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Scientists Discover How Chemo Can Make Women Infertile

But drug Gleevec counteracted effect in mouse study

MONDAY, Sept. 28 (HealthDay News) -- Italian researchers say they have identified the mechanism by which chemotherapy can rob a woman of her ability to have children.

Intriguingly, the scientists also found that another anti-cancer drug might counteract the negative effects of the chemotherapy drug cisplatin.

The finding, demonstrated in mice and reported in the Sept. 27 online edition of Nature Medicine, raises the hope that there might be a way to protect a woman's fertility while she undergoes treatment for cancer but, the authors stressed, this is still a long way off.

"The extension of these findings to patients and the design of clinical trials is likely to require the development of targeted drug delivery strategies to avoid any potential interference with anti-cancer systemic therapy," explained study author Stefania Gonfloni, of the department of biology at the University of Rome.

"I think it's a great idea. They found a pathway that can be used as a marker to detect which drug would produce cell death as a result of chemotherapy, and they found a repair effect of a drug," said Dr. George Attia, an associate professor of reproductive endocrinology and infertility at the University of Miami Miller School of Medicine. "[But] it's very basic science research. It's still early."

Because chemotherapy affects the egg cells of the ovary, women often end up with ovarian failure and infertility as a result of cancer treatment.

"We frequently deal with women of childbearing age, and there's a lot of concern about fertility preservation although as women get older, the chemo induces menopause," said Dr. Igor Astsaturov, an assistant professor of medical oncology at Fox Chase Cancer Center in Philadelphia. "The standard approach now is egg collection [storing eggs for later use]."

Chemotherapy can also cause genetic defects in offspring. In particular, cisplatin, which was studied in this trial, causes specific types of chromosomal damage.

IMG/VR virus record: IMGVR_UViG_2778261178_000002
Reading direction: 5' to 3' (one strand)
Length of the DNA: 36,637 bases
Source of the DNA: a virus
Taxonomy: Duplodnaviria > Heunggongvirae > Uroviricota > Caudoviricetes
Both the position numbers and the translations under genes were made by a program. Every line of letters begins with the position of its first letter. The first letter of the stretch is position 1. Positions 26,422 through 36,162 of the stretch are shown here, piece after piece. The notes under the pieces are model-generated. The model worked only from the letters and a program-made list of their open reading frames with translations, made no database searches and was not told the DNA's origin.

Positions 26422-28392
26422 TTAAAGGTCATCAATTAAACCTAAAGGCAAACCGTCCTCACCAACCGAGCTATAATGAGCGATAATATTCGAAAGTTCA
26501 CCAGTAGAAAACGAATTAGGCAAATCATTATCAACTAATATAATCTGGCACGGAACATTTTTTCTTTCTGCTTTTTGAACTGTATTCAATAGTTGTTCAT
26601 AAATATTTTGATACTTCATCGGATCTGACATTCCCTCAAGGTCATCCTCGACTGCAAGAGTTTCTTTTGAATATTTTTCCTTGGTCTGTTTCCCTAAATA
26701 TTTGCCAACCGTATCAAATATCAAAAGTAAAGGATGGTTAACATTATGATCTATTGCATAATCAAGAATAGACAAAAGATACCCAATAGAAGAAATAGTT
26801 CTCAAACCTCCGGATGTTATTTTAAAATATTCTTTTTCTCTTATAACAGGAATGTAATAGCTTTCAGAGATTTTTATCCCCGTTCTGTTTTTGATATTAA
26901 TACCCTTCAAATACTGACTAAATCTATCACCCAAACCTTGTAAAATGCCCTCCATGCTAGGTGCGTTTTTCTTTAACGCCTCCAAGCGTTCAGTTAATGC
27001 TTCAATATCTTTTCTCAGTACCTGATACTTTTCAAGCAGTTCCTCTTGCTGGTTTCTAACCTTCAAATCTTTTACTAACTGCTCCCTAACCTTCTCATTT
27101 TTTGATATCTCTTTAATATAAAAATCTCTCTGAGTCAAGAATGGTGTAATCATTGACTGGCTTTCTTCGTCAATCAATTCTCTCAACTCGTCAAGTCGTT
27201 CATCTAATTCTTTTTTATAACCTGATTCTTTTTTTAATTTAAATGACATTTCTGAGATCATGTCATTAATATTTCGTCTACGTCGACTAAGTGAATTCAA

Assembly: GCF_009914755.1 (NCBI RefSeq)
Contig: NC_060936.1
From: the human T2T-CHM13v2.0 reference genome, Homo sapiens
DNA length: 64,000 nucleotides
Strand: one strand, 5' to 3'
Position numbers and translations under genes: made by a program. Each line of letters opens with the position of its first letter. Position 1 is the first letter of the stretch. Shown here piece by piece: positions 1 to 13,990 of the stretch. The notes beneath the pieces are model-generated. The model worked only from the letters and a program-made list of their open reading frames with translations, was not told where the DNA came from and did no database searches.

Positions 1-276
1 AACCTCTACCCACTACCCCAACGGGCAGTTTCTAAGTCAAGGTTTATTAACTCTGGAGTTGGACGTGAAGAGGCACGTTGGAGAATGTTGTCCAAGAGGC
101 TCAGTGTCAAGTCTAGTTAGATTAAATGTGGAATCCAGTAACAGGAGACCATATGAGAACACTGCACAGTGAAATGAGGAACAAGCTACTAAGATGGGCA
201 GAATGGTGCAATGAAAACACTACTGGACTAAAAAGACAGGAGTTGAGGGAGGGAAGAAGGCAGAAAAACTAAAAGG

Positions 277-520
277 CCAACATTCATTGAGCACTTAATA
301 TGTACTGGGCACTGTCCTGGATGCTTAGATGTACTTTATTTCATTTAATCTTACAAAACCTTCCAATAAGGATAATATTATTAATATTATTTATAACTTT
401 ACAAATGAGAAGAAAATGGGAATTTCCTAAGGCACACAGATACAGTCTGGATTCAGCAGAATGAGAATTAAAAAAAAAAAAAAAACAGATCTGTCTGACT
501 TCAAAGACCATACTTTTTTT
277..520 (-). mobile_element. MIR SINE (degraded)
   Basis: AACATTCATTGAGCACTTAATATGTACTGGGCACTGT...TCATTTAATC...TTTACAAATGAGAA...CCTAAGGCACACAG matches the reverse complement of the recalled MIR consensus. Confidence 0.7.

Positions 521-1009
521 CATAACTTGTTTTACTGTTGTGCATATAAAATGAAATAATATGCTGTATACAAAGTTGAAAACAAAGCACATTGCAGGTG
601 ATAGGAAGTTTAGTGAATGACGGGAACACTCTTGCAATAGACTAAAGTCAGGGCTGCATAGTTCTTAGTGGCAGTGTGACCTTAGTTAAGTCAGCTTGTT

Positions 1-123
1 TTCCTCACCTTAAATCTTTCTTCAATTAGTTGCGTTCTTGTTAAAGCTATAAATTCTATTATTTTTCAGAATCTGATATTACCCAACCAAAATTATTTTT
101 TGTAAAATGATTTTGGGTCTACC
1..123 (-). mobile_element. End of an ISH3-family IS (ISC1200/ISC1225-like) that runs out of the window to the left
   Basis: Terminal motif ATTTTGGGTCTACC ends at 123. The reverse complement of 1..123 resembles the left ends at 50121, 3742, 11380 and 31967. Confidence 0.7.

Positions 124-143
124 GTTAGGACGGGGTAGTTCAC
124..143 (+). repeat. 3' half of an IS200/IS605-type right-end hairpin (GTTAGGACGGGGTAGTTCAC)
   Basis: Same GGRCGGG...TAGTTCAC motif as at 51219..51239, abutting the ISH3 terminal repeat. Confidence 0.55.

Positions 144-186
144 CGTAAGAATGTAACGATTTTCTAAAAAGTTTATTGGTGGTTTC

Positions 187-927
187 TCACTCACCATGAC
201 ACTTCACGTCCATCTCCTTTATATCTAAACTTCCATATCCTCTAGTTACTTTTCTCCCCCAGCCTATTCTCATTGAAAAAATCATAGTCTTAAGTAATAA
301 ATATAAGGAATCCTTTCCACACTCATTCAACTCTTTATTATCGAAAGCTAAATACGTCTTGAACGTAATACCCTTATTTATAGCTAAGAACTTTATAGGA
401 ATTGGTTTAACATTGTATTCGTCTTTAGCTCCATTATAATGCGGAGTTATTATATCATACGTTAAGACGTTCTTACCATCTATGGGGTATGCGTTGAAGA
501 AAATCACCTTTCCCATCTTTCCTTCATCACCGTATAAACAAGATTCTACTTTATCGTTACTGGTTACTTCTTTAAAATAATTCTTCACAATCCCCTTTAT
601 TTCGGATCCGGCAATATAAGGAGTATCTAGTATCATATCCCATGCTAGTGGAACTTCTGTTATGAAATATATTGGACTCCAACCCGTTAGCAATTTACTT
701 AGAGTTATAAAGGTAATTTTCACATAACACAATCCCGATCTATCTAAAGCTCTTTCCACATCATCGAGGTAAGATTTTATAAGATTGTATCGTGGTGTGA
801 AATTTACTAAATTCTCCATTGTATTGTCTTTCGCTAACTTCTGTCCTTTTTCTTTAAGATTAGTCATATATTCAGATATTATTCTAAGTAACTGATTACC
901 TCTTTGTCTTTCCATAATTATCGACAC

Cisplatin is primarily usually used to treat ovarian cancer, Attia noted.

In this study, Gonfloni and her colleagues showed that cisplatin promotes the death of oocytes, or female germ cells, by way of the c-Abl enzyme, a protein that, when mutated, can also cause chronic myeloid leukemia (CML).

But targeting the enzyme with imatinib (Gleevec), a drug used to treat CML, protected the oocytes from the ill effects of cisplatin.

"These results raise the possibility of protecting ovarian function during cancer treatments, thereby preserving the fertility in female cancer survivors," Gonfloni added.

But how to use one drug without compromising the other?

"First, we have to show that imatinib can be used to prevent chemotherapy-induced ovarian toxicity without interfering with anti-cancer treatments," Gonfloni said. "In other words, we have to prove that tumor-bearing laboratory animals can be cured with a combined cisplatin and imatinib treatment, while at the same time preserving fertility," she explained.

"Then, for any clinical implications, it will be very important to prove the same protective effect of a specific dosage of imatinib on human oocytes cultured and challenged with chemotherapeutic drugs in vitro," she added.

And preserving fertility is not always the right thing, Astsaturov said.

"Chemotherapy induces menopause in some hormone-dependent cancers. It has a beneficial effect because it's withdrawing the stimulants for the cancer cells. Menopause is contributing to the cure," he said. "It's still debated whether we should preserve menstrual function at all costs."

More information

Visit Cancer Research UK for more on chemotherapy and fertility.

SOURCES: Stefania Gonfloni, Ph.D., department of biology, University of Rome, Italy; George Attia, M.D., associate professor, reproductive endocrinology and infertility, University of Miami Miller School of Medicine; Igor Astsaturov, M.D., assistant professor, medical oncology, Fox Chase Cancer Center, Philadelphia; Sept. 27, 2009, Nature Medicine, online

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